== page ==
Radeon HD 6970: PowerTune Performance
PowerTune 250W PowerTune 300W
Crysis Temperature 78 79
Furmark Temperature 83 90
Crysis Power 340W 355W
Furmark Power 361W 422W

As expected, power and temperature both increase with FurMark with PowerTune at 300W. At this point FurMark is no longer constrained by PowerTune and our 6970 runs at 880MHz throughout the test. Overall our power consumption measured at the wall increased by 60W, while the core clock for FurMark is 46.6% faster. It was under this scenario that we also “uncapped” PowerTune for Metro, when we found that even though Metro was being throttled at times, the performance impact was impossibly small.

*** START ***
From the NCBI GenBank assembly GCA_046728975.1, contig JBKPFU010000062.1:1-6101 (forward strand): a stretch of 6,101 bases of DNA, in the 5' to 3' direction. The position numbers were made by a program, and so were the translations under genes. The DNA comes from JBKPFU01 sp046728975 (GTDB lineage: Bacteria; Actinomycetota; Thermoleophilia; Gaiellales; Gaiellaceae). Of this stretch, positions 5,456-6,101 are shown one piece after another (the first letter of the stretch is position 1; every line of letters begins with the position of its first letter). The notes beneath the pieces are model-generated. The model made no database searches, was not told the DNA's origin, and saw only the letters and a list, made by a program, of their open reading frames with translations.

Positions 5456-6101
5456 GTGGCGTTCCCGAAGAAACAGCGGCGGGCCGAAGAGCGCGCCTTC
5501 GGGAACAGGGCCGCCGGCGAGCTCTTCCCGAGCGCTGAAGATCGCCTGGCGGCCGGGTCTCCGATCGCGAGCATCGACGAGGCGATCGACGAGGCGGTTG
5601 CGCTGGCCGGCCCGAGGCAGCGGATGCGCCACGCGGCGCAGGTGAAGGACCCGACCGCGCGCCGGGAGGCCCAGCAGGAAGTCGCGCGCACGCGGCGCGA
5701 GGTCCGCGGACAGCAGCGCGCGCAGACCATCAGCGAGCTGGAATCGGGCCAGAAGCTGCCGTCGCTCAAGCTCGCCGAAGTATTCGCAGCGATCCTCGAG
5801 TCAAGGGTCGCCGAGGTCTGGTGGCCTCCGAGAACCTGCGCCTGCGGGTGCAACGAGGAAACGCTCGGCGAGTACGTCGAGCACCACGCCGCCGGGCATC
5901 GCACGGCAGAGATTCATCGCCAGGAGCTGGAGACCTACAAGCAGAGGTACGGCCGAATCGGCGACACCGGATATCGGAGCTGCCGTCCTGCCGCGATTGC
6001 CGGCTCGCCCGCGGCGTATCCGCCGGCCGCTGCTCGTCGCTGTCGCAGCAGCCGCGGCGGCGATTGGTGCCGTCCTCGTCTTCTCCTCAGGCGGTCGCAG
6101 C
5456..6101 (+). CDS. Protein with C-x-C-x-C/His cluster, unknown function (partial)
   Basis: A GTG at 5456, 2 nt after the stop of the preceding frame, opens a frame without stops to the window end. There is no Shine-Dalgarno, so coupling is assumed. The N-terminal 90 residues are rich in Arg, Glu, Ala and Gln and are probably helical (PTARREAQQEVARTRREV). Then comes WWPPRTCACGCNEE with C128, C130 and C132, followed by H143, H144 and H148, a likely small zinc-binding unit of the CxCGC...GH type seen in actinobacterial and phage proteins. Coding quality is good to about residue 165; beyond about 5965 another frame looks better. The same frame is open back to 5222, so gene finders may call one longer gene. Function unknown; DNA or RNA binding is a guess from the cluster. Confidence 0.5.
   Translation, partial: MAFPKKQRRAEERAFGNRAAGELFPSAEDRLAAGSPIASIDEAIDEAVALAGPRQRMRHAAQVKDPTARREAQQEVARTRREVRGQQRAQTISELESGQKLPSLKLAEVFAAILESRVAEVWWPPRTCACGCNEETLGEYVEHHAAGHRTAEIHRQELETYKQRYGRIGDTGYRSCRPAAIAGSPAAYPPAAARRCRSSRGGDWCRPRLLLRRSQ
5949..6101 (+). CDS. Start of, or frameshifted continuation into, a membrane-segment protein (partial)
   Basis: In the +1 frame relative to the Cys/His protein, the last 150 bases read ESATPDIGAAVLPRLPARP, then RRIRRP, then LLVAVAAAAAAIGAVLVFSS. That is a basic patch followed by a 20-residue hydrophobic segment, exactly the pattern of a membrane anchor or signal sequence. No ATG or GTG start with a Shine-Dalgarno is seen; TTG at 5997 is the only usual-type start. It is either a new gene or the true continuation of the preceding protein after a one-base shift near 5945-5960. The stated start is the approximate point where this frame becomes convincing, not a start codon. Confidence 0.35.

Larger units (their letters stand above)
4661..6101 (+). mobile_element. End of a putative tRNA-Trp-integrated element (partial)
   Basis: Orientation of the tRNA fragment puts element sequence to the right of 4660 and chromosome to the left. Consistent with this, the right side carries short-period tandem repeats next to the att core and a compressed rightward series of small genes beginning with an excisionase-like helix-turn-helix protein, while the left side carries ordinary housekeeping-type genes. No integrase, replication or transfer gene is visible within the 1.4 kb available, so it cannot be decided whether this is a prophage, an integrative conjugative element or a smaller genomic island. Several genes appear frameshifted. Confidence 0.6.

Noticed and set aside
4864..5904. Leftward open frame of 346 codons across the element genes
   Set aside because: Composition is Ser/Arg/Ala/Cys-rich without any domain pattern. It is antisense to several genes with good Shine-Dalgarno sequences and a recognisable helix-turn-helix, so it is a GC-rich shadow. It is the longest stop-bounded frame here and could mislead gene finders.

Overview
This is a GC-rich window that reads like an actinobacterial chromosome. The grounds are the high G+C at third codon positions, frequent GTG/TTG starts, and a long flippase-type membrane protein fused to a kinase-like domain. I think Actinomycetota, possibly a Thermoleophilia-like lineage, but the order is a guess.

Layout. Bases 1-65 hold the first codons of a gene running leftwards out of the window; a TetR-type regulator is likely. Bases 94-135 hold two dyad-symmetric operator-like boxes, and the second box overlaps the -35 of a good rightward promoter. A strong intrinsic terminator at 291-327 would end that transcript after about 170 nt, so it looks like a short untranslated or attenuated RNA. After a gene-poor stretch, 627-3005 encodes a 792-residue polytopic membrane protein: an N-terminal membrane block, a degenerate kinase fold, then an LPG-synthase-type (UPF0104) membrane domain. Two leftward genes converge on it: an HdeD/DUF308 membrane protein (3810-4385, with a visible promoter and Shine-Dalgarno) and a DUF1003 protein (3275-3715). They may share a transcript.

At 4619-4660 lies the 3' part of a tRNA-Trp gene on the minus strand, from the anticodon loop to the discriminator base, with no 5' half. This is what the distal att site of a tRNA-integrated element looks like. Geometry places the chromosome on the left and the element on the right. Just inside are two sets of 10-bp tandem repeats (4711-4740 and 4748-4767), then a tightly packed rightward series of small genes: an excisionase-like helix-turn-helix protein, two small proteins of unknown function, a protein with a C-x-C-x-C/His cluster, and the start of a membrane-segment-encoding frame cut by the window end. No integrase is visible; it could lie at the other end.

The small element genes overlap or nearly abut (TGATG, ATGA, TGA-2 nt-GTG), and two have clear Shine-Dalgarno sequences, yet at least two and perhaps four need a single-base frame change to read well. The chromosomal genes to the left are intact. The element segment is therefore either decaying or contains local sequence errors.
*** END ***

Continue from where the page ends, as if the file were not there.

Meanwhile we found something interesting when running Crysis. Even though Crysis is not impacted by PowerTune, Crysis’ power consumption still crept up by 15W. Performance is exactly the same, and yet here we are with slightly higher power consumption. We don’t have a good explanation for this at this point – PowerTune only affects the core clock (and not the core voltage), and we never measured Crysis taking a hit at 250W or 300W, so we’re not sure just what is going on. However we’ve already established that FurMark is the only program realistically impacted by the 250W limit, so at stock clocks there’s little reason to increase the PowerTune limit.